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Is China nervous?

India needs to remain wary of China given that country’s behaviour in the last few years, despite the smiles, handshakes and all those diplomatic niceties with noble intentions. There has been little movement on core strategic issues like the boundary as we derived disproportionate satisfaction out of burgeoning bilateral trade with adverse terms of trade for us.


State of paranoia: China exhibits reactions typical of a totalitarian state when it suspects all free thought

Chinese intrusions across the LAC in Ladakh have become more frequent. These intrusions suggest a pattern and the pattern sends a message. The message goes beyond wanting to keep India on the back foot in Jammu and Kashmir. As the Chinese say, ‘To get rich build roads,’ and the present leadership will spend US $18 billion building tunnels in Gilgit and Baltistan that will connect Xinjiang to the Arabian Sea at Gwadar. This reassures Pakistan of a love sweeter than honey.

The message is also for our other neighbours telling them that China can safeguard its interests in the region and asking them to make their choices about the guarantor of their economic well being and regime stability. Chinese involvement in various infrastructure projects in Sri Lanka, Bangladesh and Myanmar along with resource extraction in Afghanistan is already well documented. The fact of their growing presence in our neighbourhood cannot be ignored by our policy makers.

The Chinese keep protesting to us in various ways about our attempts to improve our infrastructure and defence capabilities in Arunachal Pradesh after they themselves have deployed nuclear missiles in the Tibet region and now have a well developed infrastructure right up to the border. The famous Qinghai-Lhasa railway line new extends up to Xigatse and there are plans to extend this to Nepal.

China exhibits reactions typical of a totalitarian state when it suspects all free thought. It does not take to criticism abroad very lightly. It rapidly becomes hostile and ruthless against protests and dissent at home especially if these are persistent and violent. Any change of location of Indian army formations or their headquarters following Chinese protests would be a tacit admission of their claim and an exhibition of our lack of resolve which sends a negative message about us to our neighbours. India needs firmness of resolve not belligerence to assert national security interests.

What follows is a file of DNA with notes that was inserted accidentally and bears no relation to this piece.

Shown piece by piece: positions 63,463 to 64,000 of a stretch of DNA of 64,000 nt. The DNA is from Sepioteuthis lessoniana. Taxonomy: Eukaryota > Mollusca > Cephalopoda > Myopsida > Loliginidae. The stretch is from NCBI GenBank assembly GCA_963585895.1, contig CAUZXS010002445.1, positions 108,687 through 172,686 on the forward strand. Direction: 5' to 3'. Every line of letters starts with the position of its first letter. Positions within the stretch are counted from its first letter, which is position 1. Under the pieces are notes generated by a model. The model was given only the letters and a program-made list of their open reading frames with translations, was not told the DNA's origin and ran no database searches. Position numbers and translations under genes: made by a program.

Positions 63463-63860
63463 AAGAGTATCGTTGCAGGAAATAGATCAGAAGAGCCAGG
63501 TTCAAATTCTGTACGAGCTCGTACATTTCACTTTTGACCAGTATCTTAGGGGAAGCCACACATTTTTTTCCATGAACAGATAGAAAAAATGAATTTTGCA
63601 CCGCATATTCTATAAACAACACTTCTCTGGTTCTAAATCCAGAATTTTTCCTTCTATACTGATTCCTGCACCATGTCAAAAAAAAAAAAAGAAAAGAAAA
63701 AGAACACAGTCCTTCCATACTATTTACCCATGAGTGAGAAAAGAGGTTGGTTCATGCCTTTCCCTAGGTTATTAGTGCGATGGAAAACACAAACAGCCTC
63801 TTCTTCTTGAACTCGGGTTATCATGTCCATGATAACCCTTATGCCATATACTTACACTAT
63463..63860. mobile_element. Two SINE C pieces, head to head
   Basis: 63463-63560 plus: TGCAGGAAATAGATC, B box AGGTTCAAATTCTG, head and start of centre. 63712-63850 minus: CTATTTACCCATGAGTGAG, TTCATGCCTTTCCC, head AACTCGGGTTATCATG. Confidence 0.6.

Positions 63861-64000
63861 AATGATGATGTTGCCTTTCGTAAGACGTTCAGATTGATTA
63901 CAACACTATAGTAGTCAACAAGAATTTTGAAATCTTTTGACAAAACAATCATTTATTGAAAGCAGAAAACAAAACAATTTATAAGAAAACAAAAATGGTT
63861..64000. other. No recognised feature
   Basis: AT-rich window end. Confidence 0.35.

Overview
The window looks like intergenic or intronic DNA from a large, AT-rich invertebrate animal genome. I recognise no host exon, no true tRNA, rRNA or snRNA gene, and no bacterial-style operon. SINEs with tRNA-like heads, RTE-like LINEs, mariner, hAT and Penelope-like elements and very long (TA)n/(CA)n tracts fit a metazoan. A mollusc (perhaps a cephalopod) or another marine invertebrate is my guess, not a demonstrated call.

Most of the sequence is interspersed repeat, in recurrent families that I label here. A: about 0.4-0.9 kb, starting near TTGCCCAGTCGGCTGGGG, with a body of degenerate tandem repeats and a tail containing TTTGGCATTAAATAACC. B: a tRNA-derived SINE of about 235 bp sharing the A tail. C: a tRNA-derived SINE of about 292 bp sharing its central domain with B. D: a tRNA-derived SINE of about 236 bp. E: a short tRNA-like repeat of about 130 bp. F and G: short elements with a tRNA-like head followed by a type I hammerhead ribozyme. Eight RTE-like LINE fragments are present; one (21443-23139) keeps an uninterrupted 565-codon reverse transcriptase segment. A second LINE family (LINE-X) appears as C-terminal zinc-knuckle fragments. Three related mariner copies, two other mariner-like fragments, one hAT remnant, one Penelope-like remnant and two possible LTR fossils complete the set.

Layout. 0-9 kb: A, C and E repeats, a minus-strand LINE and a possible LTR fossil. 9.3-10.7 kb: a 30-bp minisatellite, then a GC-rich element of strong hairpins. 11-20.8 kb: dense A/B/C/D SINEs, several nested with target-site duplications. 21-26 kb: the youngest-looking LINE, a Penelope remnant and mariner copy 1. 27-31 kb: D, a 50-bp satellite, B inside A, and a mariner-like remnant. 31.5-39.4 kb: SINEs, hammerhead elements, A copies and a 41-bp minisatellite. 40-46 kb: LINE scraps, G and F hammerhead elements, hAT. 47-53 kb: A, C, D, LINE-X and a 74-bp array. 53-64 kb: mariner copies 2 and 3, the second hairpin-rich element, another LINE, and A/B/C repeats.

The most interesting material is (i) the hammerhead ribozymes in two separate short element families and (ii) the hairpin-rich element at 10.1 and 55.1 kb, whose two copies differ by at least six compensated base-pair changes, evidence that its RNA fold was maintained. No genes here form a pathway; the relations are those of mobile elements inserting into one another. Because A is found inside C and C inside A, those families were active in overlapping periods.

It is conceivable that China is acting more out of bravado and nervousness when it seeks to engage its neighbourhood aggressively from the Sea of Japan to the Himalayan ranges and across the Western Pacific rim as well. The one major reason is the economic slowdown which has affected China as well.

China’s export driven economy slowed down as its clients ran out of the means to buy. This rebounded on its own ability to buy leaving it with excess capacities in vital areas like steel and cement. As China slowed down, relatively speaking from a 10 per cent rate of growth that is now hovering close to 7.5 per cent with difficulty, it sent ripples within the country and across the globe. The IMF assesses that one percentage point decline of the Chinese economy reduces global growth by one tenth of a percentage point.

Economic uncertainty means political uncertainty across the country and that is the chief dread of the leadership. No wonder the recent outbreak of violence in Xinjiang where restive native Uighurs have been campaigning against discrimination by the Hans and the Hanisation of their region. There was renewed violence last month as the Uighurs commemorated the July 2009 killing of more than 200 Uighurs in riots that lasted a few days. The Uighurs are Muslims and their movement is now led by the East Turkestan Islamic Movement with links in Pakistan and Afghanistan. The Chinese are also concerned about uncertainty in Afghanistan and Central Asia after the US/NATO pullout in 2014.

Despite running Tibet with an iron hand, Bejing remains unsure and suspicious of the Tibetans as self immolations continue. It is convenient to believe that the Tibet problem will be ‘solved’ after the present Dalai Lama dies and Beijing will select a convenient successor. However, a very real fear is that the next generation of young Tibetans may not believe in non-violence for solving their problems. Tibet will remain on Beijing’s radar as it grapples with economic issues and political unease, if not unrest.

It is this unease arising from domestic, political and economic considerations at a time of the ascendancy of a new political leadership in Beijing that could contribute to Chinese adventurism and recourse to hyper-nationalism.  

The writer is vice president, Observer Research Foundation, New Delhi

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